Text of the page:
That is an important point highlighting the need to arrest more of the people involved.
In 2008, for the UK Council for Child Internet Safety, Professor Tanya Byron stressed the importance of building children’s resilience; for example, teaching them not to give out contact details online. I, too, was disappointed that we did not have the debate on relationship education yesterday and I hope it will come back in another format.
Finally, many of us have been interested in the debate taking place on Facebook where to some extent we are seeing citizen power, with people contacting the advertisers of various sites and stating that they will not buy their products unless they put pressure on certain social networking sites to take down, for example, jokes relating to rape. We all know that we cannot totally police the internet but it is important that we try to do that in diverse ways, and that we come together as a House to do so. This is not an issue about social liberals or social conservatives. I am quite happy to say that I am a social conservative inside the Labour party, although my more socially liberal friends are not always pleased about that. It is important that the issue brings us together and that we continue to work on it because, as we saw in the case of April Jones, in its most extreme form its consequences are truly devastating.
It is a pleasure to follow my hon. Friend Susan Elan Jones. I declare myself a dinosaur where online issues are concerned. I was going to say the same thing about my hon. Friend Ms Abbott, but she is much more modern than I am. Although she, I and you, Madam Deputy Speaker, were elected 26 years ago
yesterday, she is thoroughly modern in her approach. She was able to name the Pokémons as one of the groups that children look at online, though Pokémons are perfectly fine as creatures and they probably need protection from the children.
In the short time available to us to speak, let me say that I normally go to Dr Huppert, who is a member of the Home Affairs Committee, for advice on these matters, and I listened carefully to what he said about filters. However, I think the real responsibility is on the internet companies and the service providers. They have got away with murder—literally, in some cases—because people have been able to use the internet to groom young girls and children and to behave in an irresponsible way. The internet companies throw up their hands and say that is freedom of speech.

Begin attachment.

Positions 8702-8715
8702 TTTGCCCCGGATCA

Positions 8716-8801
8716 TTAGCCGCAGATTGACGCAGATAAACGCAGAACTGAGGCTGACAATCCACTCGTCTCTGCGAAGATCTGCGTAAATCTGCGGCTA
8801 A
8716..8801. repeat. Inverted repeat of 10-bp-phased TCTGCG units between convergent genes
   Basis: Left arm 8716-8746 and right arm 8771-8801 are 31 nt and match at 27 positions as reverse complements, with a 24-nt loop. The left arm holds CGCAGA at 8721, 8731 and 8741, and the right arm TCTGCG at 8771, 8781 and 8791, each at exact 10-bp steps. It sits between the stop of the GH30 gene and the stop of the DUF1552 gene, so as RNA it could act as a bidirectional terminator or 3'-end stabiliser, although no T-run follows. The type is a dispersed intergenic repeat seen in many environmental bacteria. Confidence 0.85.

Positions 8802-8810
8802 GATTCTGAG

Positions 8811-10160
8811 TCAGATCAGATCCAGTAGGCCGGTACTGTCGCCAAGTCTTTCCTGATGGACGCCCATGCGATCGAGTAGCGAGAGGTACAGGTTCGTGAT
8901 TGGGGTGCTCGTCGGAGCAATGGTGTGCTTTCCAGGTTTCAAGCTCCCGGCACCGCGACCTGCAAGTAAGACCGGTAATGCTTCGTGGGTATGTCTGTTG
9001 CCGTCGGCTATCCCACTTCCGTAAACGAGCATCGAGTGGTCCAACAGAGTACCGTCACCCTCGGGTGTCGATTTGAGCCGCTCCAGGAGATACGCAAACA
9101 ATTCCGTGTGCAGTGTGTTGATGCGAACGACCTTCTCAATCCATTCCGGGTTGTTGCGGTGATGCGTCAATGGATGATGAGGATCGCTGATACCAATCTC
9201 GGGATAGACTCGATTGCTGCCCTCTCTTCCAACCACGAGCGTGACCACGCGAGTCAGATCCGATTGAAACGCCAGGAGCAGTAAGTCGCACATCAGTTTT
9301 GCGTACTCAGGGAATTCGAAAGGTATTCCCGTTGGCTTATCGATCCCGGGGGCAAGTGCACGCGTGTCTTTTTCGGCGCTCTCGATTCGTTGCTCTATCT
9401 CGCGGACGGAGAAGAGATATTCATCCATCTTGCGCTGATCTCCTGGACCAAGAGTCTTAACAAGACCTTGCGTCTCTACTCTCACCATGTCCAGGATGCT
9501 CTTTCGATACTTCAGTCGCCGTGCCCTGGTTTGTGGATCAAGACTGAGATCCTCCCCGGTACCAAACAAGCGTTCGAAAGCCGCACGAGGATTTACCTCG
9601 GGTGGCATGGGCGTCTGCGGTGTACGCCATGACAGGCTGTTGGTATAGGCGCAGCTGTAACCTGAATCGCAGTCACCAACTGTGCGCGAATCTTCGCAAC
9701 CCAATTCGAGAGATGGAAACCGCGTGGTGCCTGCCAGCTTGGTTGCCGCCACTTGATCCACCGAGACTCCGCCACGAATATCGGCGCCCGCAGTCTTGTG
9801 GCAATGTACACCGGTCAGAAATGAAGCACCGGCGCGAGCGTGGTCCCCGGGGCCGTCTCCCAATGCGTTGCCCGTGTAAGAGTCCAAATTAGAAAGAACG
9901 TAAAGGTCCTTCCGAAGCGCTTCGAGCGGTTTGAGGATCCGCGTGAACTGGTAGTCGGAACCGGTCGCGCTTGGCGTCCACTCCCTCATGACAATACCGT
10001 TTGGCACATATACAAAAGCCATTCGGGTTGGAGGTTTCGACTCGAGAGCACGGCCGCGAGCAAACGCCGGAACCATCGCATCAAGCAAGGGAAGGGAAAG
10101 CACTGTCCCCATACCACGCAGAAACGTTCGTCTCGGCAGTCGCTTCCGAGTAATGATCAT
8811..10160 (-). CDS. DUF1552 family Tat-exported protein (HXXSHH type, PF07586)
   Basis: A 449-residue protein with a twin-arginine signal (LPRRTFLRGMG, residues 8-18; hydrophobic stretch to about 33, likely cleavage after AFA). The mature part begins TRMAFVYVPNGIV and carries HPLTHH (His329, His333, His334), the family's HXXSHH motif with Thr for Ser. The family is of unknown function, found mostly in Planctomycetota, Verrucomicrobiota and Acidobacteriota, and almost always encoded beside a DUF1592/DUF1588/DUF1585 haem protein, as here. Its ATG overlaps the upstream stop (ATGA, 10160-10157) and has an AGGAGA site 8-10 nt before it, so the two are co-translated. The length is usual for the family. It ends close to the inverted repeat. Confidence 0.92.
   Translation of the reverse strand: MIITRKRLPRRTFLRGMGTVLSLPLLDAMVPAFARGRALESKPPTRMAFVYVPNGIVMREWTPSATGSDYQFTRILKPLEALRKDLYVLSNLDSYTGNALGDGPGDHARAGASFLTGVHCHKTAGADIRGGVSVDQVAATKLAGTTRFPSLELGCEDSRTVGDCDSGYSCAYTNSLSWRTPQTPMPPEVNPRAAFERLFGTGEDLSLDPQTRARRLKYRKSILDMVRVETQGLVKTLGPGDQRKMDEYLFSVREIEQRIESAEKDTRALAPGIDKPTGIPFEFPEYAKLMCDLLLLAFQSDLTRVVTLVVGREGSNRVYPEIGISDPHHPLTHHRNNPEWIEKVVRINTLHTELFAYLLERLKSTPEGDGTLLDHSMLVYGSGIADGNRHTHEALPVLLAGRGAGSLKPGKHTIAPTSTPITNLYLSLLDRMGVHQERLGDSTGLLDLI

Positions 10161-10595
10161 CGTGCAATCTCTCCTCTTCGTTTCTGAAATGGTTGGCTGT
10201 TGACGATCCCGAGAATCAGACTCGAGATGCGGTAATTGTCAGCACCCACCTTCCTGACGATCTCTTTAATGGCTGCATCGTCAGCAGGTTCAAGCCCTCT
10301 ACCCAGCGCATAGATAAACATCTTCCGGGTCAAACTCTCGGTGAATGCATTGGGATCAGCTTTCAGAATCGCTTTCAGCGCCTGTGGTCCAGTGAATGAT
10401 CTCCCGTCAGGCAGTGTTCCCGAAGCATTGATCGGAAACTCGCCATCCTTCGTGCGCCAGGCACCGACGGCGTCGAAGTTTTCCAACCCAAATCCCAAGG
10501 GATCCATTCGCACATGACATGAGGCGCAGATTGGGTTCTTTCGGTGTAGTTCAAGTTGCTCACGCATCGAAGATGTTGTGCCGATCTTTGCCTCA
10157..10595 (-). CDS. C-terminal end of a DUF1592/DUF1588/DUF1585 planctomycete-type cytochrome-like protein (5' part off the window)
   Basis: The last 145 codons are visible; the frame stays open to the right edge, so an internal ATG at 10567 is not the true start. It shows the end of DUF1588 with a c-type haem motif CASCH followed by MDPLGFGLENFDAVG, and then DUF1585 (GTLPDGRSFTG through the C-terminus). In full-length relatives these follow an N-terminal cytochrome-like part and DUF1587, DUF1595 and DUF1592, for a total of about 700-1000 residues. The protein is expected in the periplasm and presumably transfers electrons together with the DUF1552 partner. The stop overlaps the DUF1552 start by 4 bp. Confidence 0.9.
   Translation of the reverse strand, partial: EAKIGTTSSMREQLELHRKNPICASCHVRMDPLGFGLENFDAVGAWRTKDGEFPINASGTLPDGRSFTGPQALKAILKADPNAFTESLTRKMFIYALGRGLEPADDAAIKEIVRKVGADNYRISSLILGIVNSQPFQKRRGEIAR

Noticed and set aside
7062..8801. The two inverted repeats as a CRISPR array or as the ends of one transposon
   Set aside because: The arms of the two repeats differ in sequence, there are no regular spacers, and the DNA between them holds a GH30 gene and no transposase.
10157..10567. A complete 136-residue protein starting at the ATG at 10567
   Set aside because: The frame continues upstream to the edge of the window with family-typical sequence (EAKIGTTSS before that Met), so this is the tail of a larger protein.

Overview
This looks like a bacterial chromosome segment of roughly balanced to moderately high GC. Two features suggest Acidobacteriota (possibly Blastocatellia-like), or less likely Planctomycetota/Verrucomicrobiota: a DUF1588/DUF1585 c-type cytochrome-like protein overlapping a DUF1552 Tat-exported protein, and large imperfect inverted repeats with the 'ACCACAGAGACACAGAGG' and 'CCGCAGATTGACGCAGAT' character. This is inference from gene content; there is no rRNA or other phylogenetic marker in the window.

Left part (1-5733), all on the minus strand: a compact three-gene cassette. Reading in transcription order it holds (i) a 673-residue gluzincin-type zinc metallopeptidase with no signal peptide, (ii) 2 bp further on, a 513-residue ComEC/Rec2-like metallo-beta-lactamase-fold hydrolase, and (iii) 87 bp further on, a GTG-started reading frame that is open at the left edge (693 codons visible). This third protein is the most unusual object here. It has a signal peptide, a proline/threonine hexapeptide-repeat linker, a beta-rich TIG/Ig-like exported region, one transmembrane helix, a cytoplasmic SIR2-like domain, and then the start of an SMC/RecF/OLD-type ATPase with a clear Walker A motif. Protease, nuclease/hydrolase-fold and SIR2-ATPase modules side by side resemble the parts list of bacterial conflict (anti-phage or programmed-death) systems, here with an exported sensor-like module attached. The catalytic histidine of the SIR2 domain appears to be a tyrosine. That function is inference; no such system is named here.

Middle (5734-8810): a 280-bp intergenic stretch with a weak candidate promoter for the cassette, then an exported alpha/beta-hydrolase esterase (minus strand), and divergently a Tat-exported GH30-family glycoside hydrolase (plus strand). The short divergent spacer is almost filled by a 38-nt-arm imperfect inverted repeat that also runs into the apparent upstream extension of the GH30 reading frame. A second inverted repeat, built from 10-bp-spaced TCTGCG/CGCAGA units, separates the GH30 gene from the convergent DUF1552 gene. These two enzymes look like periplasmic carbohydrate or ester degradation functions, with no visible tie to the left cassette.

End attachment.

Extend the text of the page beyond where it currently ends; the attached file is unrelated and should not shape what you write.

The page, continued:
We recently had some of those companies before the Home Affairs Committee during our last inquiry and also during a previous inquiry, so we have questioned them about both the roots of radicalism and e-crime. We will invite them again when we look at this matter again. They are very reluctant to intervene, and a tiny proportion of their profits—a tiny proportion—goes to the Internet Watch Foundation. It is not enough. They cannot sit back complacently and allow these things to go on without intervening and cleaning up the internet.
The Home Secretary has made positive statements, after what happened in Woolwich, about her desire to get things done. I am glad that there is a summit next week. I hope that she will be invited and that this is not just being seen as an issue for the Department for Culture, Media and Sport, because when dealing with crime it is important to ensure that the police are fully involved.
Will the right hon. Gentleman give way?
The right hon. Gentleman makes a good point about the search engines, most of which are based in America, pleading freedom of speech. Does he agree that every search engine could have a simple sign on its home page alerting users to how they can report material they are concerned about, which would cost nothing? That way, there would be no excuse for not knowing what to do. They could also put money into having moderators to ensure a rapid response to unacceptable material.
Yes, and I pay tribute to the hon. Gentleman for all the work he did in that area as Children’s Minister and since then. The internet companies must be proactive. They have to go in and clean up the internet. They cannot just sit back and allow others to do it for them. It is so difficult to get internet companies to appear before Select Committees. It takes an age to find them, and then they always respond by saying that they are based in California or New York and therefore do not come over to the UK. They send us their public relations officers, but they, very nice people though they are, are not the decision makers.